Left: Turbaned warrior representing India. Middle: Lord Dufferin. Right: The Fur-clad Voyageuer representing Canada. [Click on images to enlarge them.]
The bronze and granite Lord Dufferin Memorial, which stands before Belfast’s City Hall, Pomeroy pays tribute to the man whom Charles Brett describes as "local baron-made-good" (55) with a monument that represents him "enshrined in a miniature version of City Hall, his guardian figures represent[ing] his posts at either end of the Empire": the turbaned and sabred Indian sits on a cannon while the Canadian voyageur sits on a dead moose. Charles Brett, author of Buildings of Belfast, 1700-1914, points out that that the magnificently self-confident statue of the Marquis "typifies the imperial pretensions of Edwardian Belfast" (Facing 63).
The Most Honourable Frederick Temple Hamilton-Temple-Blackwood, 1st Marquess of Dufferin and Ava, KP, GCB, GCSI, GCMG, GCIE, PC (21 June 1826-12 February 1902) was a British public servant and prominent member of Victorian society. In his youth, he was a popular figure in the court of Queen Victoria , and became well known to the public after publishing a best-selling account of his travels in the North Atlantic. He is now best known as one of the most successful diplomats of his time. His long career in public service began as a commissioner to Syria in 1860, where his skillful diplomacy maintained British interests while preventing France from instituting a client state in Lebanon. After his success in Syria, Lord Dufferin served in the Government of the United Kingdom as the Chancellor of the Duchy of Lancaster and Under-Secretary of State for War. In 1872 he became the third Governor General of Canada, bolstering imperial ties in the early years of the Dominion, and in 1884 he reached the pinnacle of his diplomatic career as eighth Viceroy of India. — Quickseek.com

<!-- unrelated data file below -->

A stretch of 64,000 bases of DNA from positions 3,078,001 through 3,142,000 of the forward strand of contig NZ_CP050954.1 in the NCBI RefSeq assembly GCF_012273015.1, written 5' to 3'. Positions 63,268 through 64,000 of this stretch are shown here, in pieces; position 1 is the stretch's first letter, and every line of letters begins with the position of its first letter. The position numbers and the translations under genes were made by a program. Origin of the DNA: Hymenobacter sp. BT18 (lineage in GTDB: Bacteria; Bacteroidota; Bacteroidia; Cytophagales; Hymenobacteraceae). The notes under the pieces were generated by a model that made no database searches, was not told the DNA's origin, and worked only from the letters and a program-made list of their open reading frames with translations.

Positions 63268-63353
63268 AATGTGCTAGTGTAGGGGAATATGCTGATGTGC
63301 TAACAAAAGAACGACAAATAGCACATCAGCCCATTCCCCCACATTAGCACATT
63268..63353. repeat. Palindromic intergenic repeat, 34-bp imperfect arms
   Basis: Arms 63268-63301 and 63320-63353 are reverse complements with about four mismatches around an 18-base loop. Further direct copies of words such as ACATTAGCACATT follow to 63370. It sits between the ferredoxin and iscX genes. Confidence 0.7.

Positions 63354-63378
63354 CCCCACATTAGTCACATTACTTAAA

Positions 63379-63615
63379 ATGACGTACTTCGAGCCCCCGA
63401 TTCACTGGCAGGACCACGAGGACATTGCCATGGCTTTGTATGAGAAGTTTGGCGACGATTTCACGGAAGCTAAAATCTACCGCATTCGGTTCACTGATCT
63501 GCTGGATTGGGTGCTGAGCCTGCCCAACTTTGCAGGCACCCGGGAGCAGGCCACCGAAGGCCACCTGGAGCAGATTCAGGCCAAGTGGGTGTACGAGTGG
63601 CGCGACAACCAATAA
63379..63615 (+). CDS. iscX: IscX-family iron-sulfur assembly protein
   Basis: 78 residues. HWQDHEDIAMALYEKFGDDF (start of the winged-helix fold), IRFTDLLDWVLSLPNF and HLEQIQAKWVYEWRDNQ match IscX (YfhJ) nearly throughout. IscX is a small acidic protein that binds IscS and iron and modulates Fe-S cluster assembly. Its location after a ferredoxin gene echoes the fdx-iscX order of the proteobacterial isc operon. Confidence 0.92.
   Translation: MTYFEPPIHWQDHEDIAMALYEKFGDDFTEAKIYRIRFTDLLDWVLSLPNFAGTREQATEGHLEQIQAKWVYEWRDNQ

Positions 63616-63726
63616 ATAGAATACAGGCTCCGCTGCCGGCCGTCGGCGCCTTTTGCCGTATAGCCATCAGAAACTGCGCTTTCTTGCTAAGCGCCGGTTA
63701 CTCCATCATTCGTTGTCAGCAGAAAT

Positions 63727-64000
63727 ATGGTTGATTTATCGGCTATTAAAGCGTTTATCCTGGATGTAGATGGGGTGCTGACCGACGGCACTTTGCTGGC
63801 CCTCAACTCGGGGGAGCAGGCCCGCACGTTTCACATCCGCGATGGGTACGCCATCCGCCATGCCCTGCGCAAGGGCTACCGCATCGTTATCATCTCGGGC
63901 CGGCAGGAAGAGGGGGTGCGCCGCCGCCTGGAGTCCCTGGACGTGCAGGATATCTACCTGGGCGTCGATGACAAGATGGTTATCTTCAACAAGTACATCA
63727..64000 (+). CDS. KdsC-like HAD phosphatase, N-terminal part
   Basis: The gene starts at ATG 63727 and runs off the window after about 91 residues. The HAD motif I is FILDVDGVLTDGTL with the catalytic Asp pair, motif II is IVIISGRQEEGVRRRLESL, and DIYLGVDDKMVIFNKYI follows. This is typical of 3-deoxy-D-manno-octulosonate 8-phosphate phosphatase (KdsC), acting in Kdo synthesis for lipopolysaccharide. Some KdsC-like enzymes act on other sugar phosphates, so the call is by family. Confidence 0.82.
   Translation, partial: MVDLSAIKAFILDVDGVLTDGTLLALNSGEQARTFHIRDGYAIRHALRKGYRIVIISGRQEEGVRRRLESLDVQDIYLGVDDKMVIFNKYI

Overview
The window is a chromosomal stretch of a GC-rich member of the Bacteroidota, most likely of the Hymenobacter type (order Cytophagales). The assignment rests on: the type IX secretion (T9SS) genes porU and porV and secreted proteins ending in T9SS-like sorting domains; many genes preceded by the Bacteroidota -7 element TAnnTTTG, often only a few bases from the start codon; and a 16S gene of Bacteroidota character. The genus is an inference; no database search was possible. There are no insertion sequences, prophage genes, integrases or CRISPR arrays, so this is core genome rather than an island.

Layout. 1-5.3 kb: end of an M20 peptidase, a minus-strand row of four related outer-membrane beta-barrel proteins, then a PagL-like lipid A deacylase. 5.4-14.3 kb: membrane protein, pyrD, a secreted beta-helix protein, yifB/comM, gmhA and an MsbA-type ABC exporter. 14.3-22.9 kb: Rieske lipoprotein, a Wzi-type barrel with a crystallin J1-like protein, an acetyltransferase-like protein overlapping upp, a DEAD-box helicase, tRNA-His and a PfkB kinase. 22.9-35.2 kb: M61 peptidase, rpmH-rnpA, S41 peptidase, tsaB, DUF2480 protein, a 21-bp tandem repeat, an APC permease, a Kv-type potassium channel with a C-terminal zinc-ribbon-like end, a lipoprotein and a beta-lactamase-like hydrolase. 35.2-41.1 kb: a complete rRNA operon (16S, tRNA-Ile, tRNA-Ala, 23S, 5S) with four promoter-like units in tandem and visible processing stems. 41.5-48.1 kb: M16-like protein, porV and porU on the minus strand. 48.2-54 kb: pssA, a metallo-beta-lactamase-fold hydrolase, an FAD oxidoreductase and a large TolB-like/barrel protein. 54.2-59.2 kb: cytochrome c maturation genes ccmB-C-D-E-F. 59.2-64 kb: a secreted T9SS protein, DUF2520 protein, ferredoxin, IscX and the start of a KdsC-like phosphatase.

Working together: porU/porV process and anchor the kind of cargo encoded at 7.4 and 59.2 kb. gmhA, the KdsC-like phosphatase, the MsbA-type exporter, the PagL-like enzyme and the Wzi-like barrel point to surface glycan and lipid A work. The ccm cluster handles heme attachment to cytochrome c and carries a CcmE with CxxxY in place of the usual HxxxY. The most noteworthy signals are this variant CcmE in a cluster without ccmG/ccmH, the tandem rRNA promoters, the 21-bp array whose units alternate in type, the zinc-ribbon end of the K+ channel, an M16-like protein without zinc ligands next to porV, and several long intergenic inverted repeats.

The name Dufferin is well known to Ontario residents, for scarcely a major city or town in the Canadian province does not have either a "Dufferin Street" or "Dufferin Avenue," owing to his having served as Governor-General of Canada from 1872 to 1878. That his statue is flanked by both a turbaned Indian and a Canadian voyageur reminds us that he also served the British crown as Viceroy of India (1884). Dufferin, who was born in Florence, was not in fact a native of Belfast. He succeeded his father as the fifth baron Dufferin in 1841, was educated at Eton and Oxford, and from 1860 served the British government in various capacities, including under-secretary for India (1864-66) and secretary of war (1866), and chancellor of the Duchy of Lancaster (1868-72).
- Turbaned Warrior (detail)
- Tennyson's "To the Marquis of Dufferin and Ava" (1889)
- British India (homepage)
- Belfast (homepage)
Photographs by the author 2006. These images may be used without prior permission for any scholarly or educational purpose as long as (1) credit the photographer and (2) link your document to this URL in a web document or cite the Victorian Web in a print one.
Brett, Charles Edward Bainbridge. Buildings of Belfast, 1700-1914. London: Weidenfeld & Nicolson, [c1967].
"Frederick Hamilton-Temple-Blackwood, 1st Marquess of Dufferin and Ava."Quickseek.com; accessed 6 September 2006.
Created 8 September 2006
Last modified 20 February 2020